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Q&A; WITH LL COOL J : Still Young, Still Down, Still Cool

TIMES STAFF WRITER

“You might say I’ve outlasted a few of them,” LL Cool J says with a touch of triumph, referring to his staying power in rap, where careers can often be measured in months.

The rapper, whose real name is James Todd Smith, was just a smart-alecky 17-year-old from Queens when his first album, “Radio,” made him an immediate star in 1985. That album, and the three he has released since, have all gone platinum, including 1990’s 2-million-selling “Mama Said Knock You Out.” He hopes to continue the streak with “14 Shots to the Dome,” which came out last week.

One of the remarkable things about Cool J is that he has been able to maintain his stardom without resorting to the violent images of gangsta-rap or the sociopolitical militancy of such artists as Public Enemy.

Cool J’s profile has been so high that he’s been able to branch out into movies. Small parts in 1985’s “Krush Groove” and 1991’s “The Hard Way” paved the way to a solid supporting role in last year’s “Toys.”

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Outspoken and confident as usual, Cool J, now 24, sat in his room at Hotel Niko in Beverly Hills and spoke about rap, respect and beating the competition. Question: What’s the secret of your rap longevity?

Answer: The secret is following my instincts. I really don’t listen to other rappers and try to figure out what’s going to sell when I’m ready to do an album. If I had listened to everybody else, you wouldn’t be talking to me right now because I’d be long gone out of this business.

I rap about the kind of everyday things that concern me. I’m just giving my point of view on various things. I try to make it as interesting and entertaining as I can, so it will stick in people’s minds and make them want to hear it again.

Q: It seems the only real setback you had was the image problem when your third album, “Walking With a Panther,” came out in 1989. There was that picture of you surrounded by women and the champagne, looking like an arrogant playboy.

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A: That album was a weak point for me. That image portrayed a fantasy . . . but people took it more seriously than I intended. Some people resented it and some people were offended by it. It seemed like I was getting too big for my britches, enjoying things a little too much. There was some truth to that. The image on that album was a lapse in judgment. The memory of that keeps me honest these days.

Q: Is it tough to be a pop rapper when heavy sex and violence are dominating rap?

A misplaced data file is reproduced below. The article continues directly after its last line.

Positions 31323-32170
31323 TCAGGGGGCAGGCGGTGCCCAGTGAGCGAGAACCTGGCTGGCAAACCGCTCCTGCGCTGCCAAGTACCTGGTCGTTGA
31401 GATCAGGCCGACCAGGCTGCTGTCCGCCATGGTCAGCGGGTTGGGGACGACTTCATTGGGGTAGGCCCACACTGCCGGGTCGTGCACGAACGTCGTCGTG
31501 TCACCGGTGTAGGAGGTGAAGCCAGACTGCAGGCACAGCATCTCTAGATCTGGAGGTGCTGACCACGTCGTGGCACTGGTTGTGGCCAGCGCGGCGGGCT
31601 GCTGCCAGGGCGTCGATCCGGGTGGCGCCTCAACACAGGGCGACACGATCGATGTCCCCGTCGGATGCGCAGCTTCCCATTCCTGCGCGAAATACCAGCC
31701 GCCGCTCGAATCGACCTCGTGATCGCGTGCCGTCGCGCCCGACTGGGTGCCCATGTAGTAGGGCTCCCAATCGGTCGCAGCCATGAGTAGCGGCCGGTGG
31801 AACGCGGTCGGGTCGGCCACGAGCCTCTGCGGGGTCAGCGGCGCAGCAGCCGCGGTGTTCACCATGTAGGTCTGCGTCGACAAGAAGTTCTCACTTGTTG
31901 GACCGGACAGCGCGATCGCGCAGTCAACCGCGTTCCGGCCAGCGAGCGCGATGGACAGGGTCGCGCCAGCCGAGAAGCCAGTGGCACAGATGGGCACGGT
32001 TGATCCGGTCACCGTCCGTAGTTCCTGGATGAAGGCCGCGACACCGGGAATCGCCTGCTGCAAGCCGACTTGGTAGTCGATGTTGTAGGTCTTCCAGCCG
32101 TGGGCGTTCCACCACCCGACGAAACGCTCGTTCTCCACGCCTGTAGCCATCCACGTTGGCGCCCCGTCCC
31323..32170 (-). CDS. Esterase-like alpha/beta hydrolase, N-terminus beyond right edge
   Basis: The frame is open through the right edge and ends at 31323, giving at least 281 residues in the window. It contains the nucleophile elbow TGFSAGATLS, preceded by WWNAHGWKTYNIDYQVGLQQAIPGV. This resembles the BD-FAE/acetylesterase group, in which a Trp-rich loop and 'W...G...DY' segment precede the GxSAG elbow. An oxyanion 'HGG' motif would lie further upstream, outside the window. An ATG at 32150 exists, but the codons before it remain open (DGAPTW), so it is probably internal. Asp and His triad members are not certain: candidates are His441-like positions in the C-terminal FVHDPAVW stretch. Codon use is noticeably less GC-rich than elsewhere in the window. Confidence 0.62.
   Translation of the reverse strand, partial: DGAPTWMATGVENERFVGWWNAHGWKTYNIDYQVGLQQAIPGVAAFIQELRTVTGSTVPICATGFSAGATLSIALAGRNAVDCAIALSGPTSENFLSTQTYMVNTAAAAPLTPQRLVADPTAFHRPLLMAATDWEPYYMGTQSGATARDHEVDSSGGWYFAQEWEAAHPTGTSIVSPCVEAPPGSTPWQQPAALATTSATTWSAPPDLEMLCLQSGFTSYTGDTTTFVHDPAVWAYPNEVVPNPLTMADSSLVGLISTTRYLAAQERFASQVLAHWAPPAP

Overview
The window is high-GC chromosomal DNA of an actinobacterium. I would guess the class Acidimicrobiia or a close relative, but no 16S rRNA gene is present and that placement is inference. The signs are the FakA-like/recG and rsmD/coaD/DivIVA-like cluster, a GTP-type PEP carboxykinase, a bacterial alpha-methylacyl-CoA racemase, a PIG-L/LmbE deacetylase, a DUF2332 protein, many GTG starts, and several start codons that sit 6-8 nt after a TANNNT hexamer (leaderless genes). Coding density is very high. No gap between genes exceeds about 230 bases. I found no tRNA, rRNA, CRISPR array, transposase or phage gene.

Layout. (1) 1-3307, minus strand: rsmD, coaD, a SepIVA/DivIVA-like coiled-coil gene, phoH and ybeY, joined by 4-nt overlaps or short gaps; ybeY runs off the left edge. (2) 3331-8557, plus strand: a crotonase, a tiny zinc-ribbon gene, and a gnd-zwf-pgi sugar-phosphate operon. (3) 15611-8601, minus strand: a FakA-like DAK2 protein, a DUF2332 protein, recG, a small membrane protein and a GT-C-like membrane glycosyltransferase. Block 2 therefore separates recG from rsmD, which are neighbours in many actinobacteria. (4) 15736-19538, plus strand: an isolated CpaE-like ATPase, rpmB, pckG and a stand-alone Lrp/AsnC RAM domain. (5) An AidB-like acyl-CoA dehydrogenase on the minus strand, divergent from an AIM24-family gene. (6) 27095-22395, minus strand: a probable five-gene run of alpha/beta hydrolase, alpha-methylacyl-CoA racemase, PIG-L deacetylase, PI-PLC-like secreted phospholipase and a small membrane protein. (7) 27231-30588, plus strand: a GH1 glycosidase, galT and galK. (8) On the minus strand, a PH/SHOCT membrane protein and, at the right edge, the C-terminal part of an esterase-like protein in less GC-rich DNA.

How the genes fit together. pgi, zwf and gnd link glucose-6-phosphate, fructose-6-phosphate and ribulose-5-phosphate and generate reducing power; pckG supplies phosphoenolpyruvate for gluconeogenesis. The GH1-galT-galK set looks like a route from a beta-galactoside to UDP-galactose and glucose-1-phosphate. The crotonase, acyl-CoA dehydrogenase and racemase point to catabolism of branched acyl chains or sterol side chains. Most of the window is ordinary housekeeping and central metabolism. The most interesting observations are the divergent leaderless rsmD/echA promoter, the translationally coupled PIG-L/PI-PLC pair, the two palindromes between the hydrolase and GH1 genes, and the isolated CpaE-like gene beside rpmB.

A: You don’t have to swear in every sentence or talk about killing people or go overboard with the sex to interest the kids. They like melody and good beats and humor too. I’m not soft, but I’m not radical and harsh either. There’s room for a whole lot of styles in rap.

Q: Do you like gangsta rap?

A: It’s not where I’m coming from. I respect some of the rappers who do it--the ones who are really sincere. It’s an honest expression of anger. It’s coming from their heart.

Q: Why did you get into rap?

A: A lot of people get into rap to express their anger, but I’m in it for the art of it--and it is an art, despite what some people think. There’s beauty in the delivery when it’s done right. There’s a beautiful ebb and flow to the words.

Q: Considering all the millions of rap records that have been sold, do you think the music gets the respect it deserves in the industry?

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A: Things are better than in the old days, but I still don’t think it gets nearly enough credit for being a vital part of the industry--probably because it’s a black art form. Some people still see it as a fad.

Q: Do you think all the controversy surrounding rap keeps it from being taken more seriously?

A: Controversy brings negative attention and that can be harmful, but that’s just in the short run. Controversies will come and go, but rap will survive, like any true art form.

Q: How do you see the music’s future?

A: You’re asking the wrong person. I’m no predictor. The future of pop rap? Don’t know. The future of gangsta rap? I’m not into it enough to know anything about it--or even care. Answering this question implies that I care about the careers of other rappers. But I don’t really give a damn about their careers. I concentrate on mine. That’s enough.

Q: What about your film career? Some people feel it’s more important to you than your music career.

A: That’s just talk. My focus is music. That’s the way it’s always been. At the moment I’m not working on any film and don’t have any other roles set.

Q: How do you rate yourself as an actor?

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A: First of all, I don’t even consider myself an actor. I’m a rapper who does some acting. I’m still learning. I took some lessons before “Toys” because I didn’t want to look ridiculous working with guys like Robin Williams.

Q: “Toys” didn’t do that well at the box office and was murdered by the critics. Is that a factor in how you look at your film career now?

A: I don’t think so. There are still parts out there for me. I just can’t deal in parts that are based on negative stereotypes. I have to be able to keep my integrity as a black man. I wouldn’t play a part where my character was running down the street with a TV. If I do a role it has to be something I can feel good about.

A RESPECTABLE FOLLOW-UP

LL Cool J’s “14 Shots to the Dome” ranks among his best. A review.


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